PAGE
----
Petty officer and his husband die in motorcycle accident

petty-officer-and-his-husband-die-in-motorcycle-accident

A petty officer and his husband died after a motorcycle accident in South Carolina on Oct. 30, officials have confirmed.

Electrician’s Mate (Nuclear) 2nd Class Justice A. Hartley, 24, was on the back of a 2017 Yamaha motorcycle being driven by his husband, 31-year-old Guillermo Valeri, on South Carolina Highway 41 in Mount Pleasant, a Charleston suburb, according to the Navy and Charleston County Sheriff’s Office.

They were going south on 41 at about 1:15 p.m. when they passed three vehicles heading northbound, according to a sheriff’s office report.

The rear northbound vehicle was driving too fast for conditions and struck the car in front of it, which in turn struck the lead car and then lurched into the southbound lanes, striking Valeri’s motorcycle and ejecting both of them, according to the sheriff’s office.

Hartley was transported to an area hospital and died on Nov. 4, according to the report, while Valeri died at the scene.

Sheriff’s office officials said the investigation into the accident remains ongoing, but the report indicates that the driver of the rear vehicle that struck the vehicle which ultimately struck Hartley and Valeri was cited for driving too fast for conditions.

Hartley met his husband while stationed in Charleston for nuclear school, according to his mother, Monica Hartley.

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He reported to the aircraft carrier Harry S. Truman in February, his first assignment out of school, according to Navy service records.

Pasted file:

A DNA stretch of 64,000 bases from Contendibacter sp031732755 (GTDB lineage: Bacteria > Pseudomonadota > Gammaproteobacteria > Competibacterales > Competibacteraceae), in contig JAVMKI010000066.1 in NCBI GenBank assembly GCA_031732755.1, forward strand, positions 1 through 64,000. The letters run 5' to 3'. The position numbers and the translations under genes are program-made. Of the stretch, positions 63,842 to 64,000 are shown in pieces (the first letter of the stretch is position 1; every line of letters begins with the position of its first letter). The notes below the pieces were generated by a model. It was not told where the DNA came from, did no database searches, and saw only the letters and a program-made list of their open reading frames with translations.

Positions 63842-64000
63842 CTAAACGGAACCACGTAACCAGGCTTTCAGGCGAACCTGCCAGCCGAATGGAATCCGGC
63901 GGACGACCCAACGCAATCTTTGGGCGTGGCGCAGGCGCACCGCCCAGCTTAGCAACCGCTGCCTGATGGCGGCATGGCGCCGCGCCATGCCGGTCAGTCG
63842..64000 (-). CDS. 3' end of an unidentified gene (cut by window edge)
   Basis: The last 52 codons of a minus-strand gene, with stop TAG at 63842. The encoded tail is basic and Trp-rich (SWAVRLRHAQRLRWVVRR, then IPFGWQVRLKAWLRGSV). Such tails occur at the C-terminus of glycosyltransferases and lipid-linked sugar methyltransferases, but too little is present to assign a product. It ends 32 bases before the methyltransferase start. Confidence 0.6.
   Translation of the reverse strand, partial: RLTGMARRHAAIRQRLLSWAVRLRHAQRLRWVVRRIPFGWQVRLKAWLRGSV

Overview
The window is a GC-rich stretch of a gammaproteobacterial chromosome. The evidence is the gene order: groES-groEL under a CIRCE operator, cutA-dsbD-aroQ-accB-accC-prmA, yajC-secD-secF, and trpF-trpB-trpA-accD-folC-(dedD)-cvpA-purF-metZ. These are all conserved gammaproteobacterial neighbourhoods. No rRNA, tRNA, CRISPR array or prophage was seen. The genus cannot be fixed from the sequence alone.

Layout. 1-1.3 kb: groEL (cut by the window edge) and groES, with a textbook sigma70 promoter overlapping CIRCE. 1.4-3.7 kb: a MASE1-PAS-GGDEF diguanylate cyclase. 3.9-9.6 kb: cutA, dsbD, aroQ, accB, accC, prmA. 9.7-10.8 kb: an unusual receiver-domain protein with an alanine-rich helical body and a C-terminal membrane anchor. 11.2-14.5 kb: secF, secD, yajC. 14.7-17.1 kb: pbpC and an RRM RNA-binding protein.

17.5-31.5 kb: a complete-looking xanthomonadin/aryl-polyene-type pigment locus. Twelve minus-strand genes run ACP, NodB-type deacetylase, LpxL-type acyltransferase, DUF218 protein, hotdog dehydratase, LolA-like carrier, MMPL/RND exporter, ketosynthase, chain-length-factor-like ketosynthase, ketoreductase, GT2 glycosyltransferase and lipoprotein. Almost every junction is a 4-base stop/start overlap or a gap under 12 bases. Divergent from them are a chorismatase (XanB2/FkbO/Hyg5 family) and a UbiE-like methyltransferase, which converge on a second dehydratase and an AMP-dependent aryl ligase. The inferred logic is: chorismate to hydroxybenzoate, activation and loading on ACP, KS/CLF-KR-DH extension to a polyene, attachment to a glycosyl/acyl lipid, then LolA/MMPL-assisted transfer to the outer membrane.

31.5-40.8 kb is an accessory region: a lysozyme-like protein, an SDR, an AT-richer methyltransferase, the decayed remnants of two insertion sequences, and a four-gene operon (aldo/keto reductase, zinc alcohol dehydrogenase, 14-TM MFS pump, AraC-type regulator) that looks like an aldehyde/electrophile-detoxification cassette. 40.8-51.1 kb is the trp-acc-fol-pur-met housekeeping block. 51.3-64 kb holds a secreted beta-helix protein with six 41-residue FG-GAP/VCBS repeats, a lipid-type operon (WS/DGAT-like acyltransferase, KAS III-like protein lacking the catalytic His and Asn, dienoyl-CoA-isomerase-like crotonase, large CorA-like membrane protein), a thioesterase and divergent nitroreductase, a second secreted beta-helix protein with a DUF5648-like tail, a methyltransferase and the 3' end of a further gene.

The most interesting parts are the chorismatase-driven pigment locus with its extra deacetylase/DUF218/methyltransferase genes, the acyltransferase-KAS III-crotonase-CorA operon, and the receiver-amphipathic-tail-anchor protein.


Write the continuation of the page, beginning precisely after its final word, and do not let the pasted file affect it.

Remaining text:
Hartley was on leave at the time of the accident, according to Cmdr. Jennifer Cragg, a spokeswoman for Naval Air Force Atlantic.

“Our thoughts and prayers are with the Sailor’s family and loved ones during this tragic and difficult time,” she said.

Hartley grew up in Alabama and “was always a very energetic and fun kid,” Monica Hartley said in a statement to Navy Times. “His life was short, but full.”

Hartley and Valeri met a few years ago and were very happy, she said.

“Justice was a family guy, he kept in contact with his brothers after he left home and they always looked forward to hearing his stories about being on ship, or going out on the town or just spending time in the mountains with his husband,” Monica Hartley said.

In addition to loving the outdoors, Hartley was an entrepreneur who started EarthWish, an online company that sold handmade soaps.

Hartley also was an advocate for Doctors Without Borders, Monica Hartley recalled.

“From our family to his Navy family, it has been a hard time, but without suffering, Justice was called home,” she said. “He will be greatly missed, but the memories he gave us all will be cherished throughout a lifetime.”

About

Geoff is a senior staff reporter for Military Times, focusing on the Navy. He covered Iraq and Afghanistan extensively and was most recently a reporter at the Chicago Tribune. He welcomes any and all kinds of tips at geoffz@militarytimes.com.

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